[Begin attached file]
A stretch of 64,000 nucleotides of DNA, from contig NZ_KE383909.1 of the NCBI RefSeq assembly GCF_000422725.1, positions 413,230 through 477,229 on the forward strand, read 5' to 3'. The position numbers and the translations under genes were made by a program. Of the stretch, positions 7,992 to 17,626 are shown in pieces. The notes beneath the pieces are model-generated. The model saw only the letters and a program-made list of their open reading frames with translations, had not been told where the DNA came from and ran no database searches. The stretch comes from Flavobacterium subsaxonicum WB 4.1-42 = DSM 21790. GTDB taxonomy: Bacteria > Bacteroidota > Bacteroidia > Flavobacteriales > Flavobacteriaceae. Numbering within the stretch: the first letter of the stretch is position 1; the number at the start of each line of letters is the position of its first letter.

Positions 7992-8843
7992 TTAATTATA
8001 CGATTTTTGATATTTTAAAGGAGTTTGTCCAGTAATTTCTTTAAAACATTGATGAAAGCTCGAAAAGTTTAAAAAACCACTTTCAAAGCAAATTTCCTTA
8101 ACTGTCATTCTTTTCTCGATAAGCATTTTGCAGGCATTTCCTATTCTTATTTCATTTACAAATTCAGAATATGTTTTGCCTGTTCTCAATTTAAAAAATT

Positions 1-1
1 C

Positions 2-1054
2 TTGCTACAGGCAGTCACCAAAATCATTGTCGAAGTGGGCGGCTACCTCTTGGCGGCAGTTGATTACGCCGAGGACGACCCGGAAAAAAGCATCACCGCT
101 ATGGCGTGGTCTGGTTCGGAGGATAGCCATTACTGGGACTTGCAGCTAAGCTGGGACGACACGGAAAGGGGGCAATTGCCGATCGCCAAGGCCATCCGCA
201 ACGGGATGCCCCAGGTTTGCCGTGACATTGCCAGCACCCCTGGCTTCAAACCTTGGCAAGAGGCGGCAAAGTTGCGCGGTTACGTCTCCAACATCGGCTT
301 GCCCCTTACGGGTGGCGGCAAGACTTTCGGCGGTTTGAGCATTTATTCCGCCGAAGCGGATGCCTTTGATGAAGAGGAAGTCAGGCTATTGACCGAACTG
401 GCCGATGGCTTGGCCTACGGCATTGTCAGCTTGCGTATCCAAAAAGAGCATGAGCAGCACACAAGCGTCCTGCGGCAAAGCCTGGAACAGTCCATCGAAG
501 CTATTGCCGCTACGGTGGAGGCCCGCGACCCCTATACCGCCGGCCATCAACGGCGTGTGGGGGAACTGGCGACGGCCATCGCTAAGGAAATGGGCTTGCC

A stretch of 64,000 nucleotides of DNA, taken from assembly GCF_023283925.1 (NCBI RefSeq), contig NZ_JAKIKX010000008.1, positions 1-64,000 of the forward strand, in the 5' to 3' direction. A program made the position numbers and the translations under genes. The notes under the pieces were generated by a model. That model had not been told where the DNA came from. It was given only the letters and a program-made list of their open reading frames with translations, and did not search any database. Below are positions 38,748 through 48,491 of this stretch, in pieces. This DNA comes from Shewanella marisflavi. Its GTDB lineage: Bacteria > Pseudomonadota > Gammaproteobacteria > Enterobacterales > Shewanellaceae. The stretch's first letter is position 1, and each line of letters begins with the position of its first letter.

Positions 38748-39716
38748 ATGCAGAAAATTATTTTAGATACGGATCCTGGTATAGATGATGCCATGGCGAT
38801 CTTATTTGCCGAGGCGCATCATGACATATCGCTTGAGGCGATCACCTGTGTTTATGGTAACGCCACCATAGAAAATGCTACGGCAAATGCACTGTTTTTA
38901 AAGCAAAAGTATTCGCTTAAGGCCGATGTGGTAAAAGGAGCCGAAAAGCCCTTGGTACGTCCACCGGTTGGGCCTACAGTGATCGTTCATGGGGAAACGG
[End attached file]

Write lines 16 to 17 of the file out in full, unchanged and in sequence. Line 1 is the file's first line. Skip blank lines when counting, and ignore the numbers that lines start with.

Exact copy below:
Positions 38748-39716
38748 ATGCAGAAAATTATTTTAGATACGGATCCTGGTATAGATGATGCCATGGCGAT